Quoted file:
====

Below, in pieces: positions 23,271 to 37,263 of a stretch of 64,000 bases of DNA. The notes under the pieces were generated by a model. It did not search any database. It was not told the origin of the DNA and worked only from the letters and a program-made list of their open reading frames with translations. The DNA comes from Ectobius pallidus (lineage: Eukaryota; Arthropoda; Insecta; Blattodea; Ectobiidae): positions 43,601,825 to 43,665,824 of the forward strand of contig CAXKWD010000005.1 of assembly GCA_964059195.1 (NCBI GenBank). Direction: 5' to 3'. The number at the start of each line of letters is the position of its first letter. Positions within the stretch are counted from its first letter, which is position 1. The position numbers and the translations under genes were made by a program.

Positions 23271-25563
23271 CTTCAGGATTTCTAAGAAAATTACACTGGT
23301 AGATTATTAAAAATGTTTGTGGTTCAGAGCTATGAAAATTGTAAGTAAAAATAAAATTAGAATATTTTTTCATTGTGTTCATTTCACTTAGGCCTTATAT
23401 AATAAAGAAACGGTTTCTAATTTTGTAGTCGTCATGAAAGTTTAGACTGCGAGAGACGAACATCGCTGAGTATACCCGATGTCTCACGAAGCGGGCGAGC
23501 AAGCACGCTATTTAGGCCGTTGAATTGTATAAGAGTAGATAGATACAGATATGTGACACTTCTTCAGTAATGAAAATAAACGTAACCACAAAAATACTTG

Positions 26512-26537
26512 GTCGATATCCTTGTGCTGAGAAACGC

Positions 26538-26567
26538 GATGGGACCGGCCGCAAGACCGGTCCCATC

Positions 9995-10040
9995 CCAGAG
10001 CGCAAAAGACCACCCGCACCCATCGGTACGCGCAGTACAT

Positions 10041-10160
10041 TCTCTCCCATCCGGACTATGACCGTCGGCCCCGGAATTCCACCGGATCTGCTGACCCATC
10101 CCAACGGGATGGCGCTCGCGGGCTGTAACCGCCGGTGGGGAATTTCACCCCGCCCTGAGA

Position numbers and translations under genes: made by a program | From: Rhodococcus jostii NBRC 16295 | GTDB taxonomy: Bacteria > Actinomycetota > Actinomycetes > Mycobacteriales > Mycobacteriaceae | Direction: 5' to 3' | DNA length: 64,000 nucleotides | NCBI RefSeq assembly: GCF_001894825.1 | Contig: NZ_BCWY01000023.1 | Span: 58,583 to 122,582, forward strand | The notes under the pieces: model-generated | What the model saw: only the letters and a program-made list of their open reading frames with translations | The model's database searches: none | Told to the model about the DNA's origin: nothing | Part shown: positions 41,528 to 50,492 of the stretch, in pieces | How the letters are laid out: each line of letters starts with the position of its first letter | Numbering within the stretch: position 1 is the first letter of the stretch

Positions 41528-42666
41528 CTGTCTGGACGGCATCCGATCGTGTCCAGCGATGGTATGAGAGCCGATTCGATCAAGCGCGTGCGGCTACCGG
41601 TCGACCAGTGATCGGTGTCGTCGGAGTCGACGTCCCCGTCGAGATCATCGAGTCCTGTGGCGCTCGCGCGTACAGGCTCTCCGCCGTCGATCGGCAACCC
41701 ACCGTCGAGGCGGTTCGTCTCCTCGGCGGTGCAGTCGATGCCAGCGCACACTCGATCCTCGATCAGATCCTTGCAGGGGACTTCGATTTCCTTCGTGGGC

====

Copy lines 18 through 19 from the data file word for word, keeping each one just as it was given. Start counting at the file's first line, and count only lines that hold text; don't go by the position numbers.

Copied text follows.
Positions 41528-42666
41528 CTGTCTGGACGGCATCCGATCGTGTCCAGCGATGGTATGAGAGCCGATTCGATCAAGCGCGTGCGGCTACCGG